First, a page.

A tight end in the National Football League for seven years, Brent Novoselsky first played with the Chicago Bears (1988) and then the Minnesota Vikings (1989-1994). A defining moment in his professional career occurred in the last game of the 1989 NFL season, when Novoselsky was playing for the Vikings in a close game against the Cincinnati Bengals. On fourth and goal from the one yard line, Novoselsky made a fantastic over the shoulder catch, which cemented the Vikings lead 29-21. It was Novoselsky’s fourth and final catch of the season. The win clinched the NFC Central Division for the Vikings over the Green Bay Packers, and the Vikings advanced to the NFC playoffs.
With an NFL career that spanned seven years, he had played over 100 games, achieved over 100 special teams’ tackles, 14 receptions and two touchdowns. His career ended unexpectedly with a serious neck injury.
Novoselsky had left his hometown of Skokie, IL when he enrolled in the Wharton School of Business at the University of Pennsylvania. Captain of the football team (1987), All Ivy First Team (1986), All Ivy Second Team, he was awarded the Edgar Church Memorial Award for outstanding contributions to Penn Football. The 1986 undefeated season earned the team a place in Penn lore as one of the most accomplished teams ever to wear the red and blue. Graduating with honors, Novoselsky earned a Bachelor’s Degree in Economics with a concentration in entrepreneurial management.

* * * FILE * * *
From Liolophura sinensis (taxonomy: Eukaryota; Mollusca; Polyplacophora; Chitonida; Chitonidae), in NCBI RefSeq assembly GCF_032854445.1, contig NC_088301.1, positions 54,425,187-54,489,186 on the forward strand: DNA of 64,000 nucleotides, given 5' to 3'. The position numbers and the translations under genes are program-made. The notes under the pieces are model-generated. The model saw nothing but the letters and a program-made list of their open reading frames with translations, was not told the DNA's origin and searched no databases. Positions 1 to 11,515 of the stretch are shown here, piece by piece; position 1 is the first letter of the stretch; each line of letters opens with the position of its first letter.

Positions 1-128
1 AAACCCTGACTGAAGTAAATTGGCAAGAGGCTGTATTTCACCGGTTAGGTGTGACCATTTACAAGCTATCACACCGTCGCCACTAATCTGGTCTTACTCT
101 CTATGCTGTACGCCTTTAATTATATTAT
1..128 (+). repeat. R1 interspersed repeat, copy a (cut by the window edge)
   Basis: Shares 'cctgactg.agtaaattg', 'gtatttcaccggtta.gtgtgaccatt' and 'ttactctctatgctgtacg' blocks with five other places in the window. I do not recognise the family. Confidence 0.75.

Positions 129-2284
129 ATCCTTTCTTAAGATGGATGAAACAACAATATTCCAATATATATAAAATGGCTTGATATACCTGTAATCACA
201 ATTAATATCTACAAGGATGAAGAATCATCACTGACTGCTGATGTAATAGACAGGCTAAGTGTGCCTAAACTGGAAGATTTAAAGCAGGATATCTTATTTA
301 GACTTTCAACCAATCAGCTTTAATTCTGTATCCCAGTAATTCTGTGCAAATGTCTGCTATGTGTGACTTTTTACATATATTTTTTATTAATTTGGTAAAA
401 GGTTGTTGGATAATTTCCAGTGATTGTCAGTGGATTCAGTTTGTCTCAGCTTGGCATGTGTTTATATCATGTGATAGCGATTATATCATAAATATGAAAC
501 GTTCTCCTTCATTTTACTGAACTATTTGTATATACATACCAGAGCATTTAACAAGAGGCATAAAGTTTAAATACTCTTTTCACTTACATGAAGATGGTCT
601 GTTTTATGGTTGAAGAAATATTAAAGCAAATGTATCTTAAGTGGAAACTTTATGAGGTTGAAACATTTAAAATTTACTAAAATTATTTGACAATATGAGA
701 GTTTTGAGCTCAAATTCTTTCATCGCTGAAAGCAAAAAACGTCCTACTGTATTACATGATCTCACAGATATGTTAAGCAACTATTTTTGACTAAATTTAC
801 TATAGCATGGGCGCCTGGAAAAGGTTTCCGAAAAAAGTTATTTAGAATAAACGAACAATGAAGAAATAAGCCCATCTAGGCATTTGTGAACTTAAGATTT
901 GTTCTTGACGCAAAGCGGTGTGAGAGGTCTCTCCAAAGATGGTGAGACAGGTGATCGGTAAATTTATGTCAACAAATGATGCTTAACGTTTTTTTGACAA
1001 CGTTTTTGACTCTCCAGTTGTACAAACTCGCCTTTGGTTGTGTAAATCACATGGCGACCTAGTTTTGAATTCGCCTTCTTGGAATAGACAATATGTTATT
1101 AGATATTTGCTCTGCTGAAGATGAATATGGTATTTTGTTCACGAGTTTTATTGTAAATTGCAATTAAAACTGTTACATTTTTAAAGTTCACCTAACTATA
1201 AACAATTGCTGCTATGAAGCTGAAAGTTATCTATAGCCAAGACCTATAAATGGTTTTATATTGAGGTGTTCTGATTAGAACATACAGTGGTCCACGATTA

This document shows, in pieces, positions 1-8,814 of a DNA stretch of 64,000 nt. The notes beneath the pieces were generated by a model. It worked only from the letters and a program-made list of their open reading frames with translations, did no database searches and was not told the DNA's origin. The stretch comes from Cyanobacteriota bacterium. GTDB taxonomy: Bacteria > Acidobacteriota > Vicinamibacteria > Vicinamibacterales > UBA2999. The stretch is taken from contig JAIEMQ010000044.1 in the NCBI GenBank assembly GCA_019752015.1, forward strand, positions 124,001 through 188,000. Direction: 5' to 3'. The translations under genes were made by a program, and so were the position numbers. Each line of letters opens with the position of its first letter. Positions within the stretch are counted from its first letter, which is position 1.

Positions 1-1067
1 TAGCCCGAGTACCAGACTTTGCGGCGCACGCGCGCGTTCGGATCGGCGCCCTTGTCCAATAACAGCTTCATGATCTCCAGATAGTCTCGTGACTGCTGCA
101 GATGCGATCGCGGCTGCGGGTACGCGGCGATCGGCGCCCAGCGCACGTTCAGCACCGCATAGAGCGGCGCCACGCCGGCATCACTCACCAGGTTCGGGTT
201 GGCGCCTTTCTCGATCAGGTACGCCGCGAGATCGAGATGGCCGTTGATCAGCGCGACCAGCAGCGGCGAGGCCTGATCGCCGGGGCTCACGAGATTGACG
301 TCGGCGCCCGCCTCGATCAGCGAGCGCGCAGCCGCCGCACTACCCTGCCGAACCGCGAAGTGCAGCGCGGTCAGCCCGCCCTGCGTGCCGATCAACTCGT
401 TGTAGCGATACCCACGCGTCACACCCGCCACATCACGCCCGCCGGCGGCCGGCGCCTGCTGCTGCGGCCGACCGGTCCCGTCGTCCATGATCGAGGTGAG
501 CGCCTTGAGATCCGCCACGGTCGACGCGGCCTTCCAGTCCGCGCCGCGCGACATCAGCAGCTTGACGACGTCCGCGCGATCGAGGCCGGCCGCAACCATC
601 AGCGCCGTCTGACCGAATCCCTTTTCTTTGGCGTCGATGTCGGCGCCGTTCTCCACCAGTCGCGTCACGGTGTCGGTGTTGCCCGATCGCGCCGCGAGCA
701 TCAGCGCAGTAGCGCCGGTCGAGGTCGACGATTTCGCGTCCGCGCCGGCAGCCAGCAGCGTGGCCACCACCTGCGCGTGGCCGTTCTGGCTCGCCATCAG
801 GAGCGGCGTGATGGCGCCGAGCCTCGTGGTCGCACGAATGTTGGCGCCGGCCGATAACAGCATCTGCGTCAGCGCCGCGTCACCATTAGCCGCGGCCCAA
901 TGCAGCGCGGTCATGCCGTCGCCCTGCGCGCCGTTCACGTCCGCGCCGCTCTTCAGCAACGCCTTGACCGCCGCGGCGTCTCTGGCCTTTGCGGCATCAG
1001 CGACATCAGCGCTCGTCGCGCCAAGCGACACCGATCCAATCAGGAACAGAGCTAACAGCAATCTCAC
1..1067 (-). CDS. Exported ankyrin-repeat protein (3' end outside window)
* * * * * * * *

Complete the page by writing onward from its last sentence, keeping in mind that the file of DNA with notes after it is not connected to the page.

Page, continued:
Inducted into the Chicago Jewish Sports Hall of Fame, he served as President and Treasurer for the NFL Players Association Former Players Chicago Chapter. He also serves as co-chair in his local Bnai Brith Chapter’s scholarship program for Jewish area high school seniors which he received back in 1984. Along the way, Novoselsky earned a brown belt in Taekwondo.
With a successful pivot, he used the structure and work ethic of sports into a career in wealth management.
He and his wife, Andrea, live in the northwest suburbs of Chicago with their three children: Alec, Zachary and Mackenzie.